At the Informatica analyst conference in Menlo Park, CA during the waning days of February, James Markarian, Informatica’s CTO, reignited a line of thinking for me around the concept of “The Data Economy” – my term, not his. You might legitimately ask, “How is the data economy any different than the information technology market?” My notion of data economy overlaps with what most would consider the IT market, which I will discuss below. But first here are a few of the viewpoints I accrued from Mr. Markarian’s talk, supplemented by some of my own viewpoints, which spawned my thinking about The Data Economy, and Informatica’s role therein:
- Few organizations actually know precisely the data they possess – where, what, or why; e.g., there are massive quantities of data generated by organizations that are never or seldom used.
- Typically, organizations seriously over-provision storage and related infrastructure for data – better safe than sorry, particularly if you don’t have a really good handle on your data.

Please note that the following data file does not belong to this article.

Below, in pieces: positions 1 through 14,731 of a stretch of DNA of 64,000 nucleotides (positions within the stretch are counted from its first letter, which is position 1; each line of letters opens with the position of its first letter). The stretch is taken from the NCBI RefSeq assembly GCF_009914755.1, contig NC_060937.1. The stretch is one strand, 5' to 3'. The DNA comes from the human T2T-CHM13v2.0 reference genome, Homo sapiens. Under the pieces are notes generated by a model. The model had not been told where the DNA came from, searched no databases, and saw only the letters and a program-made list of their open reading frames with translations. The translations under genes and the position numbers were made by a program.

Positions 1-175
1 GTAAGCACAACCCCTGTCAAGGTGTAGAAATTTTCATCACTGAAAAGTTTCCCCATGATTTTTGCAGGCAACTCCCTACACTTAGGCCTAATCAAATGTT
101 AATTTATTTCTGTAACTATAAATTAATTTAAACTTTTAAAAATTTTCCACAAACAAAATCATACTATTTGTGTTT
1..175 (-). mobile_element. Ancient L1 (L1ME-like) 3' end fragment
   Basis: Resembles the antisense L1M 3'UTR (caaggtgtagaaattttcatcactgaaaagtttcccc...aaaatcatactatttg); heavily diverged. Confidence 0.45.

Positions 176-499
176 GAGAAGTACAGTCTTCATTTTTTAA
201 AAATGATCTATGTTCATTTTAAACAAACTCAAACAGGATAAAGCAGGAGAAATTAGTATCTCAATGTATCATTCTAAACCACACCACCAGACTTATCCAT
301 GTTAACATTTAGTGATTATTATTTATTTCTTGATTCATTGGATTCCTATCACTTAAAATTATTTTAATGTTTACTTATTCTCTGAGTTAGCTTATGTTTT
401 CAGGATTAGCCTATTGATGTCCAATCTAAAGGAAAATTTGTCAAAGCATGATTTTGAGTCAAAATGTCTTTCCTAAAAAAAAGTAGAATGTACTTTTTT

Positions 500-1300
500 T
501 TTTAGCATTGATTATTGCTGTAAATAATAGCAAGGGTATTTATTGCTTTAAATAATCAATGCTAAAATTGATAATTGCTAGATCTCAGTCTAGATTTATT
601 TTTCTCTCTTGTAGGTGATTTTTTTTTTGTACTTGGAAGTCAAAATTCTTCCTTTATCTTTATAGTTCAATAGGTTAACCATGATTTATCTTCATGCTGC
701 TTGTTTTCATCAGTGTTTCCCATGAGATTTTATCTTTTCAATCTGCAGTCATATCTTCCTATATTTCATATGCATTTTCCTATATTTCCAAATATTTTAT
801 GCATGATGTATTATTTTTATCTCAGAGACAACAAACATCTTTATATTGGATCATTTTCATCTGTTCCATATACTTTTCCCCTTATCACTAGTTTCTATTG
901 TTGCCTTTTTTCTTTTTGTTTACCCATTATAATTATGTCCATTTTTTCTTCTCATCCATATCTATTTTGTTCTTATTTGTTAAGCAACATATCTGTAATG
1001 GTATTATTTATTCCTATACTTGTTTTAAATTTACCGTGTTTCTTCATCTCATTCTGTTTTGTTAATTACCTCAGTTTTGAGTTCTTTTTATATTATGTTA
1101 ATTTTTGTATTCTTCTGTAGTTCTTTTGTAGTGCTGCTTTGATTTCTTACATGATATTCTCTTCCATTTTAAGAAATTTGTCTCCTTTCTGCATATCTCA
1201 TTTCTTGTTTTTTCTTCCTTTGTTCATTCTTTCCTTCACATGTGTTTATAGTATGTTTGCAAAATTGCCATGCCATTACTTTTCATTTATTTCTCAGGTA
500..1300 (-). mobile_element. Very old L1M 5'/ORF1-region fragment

- The term “data science” is overstated, in that scientific principles are not part of a data scientist's practices – we might be better off using the term “data artist.” On one hand this is nitpicking over job titles, but it highlights how far we still have to go in terms of managing and applying our data.
- The currently hot approach to big data analytics, Hadoop, (and some are now opining that Google’s open source Dremel may soon start out-Hadooping Hadoop) involves dumping all kinds of data into a solution designed to deal with over-provisioning and to compensate for lack of data understanding: Create three haystacks of data, and start looking for a needle. If you stripped the “Hadoop” off of the label, and told somebody that is how you were going to architect a solution for analytics, they might think you were crazy.
The summarized message goes something like this: Organizations would do well to invest in understanding their data to ensure that the right information arrives at the right time for the right people in the right context of consumption, and the practices to make this happen simultaneously decreased business risk and IT costs. The more far-reaching factor is that those organizations who get their arms around their data can better participate in the data economy. Here are some bread crumbs about the data economy: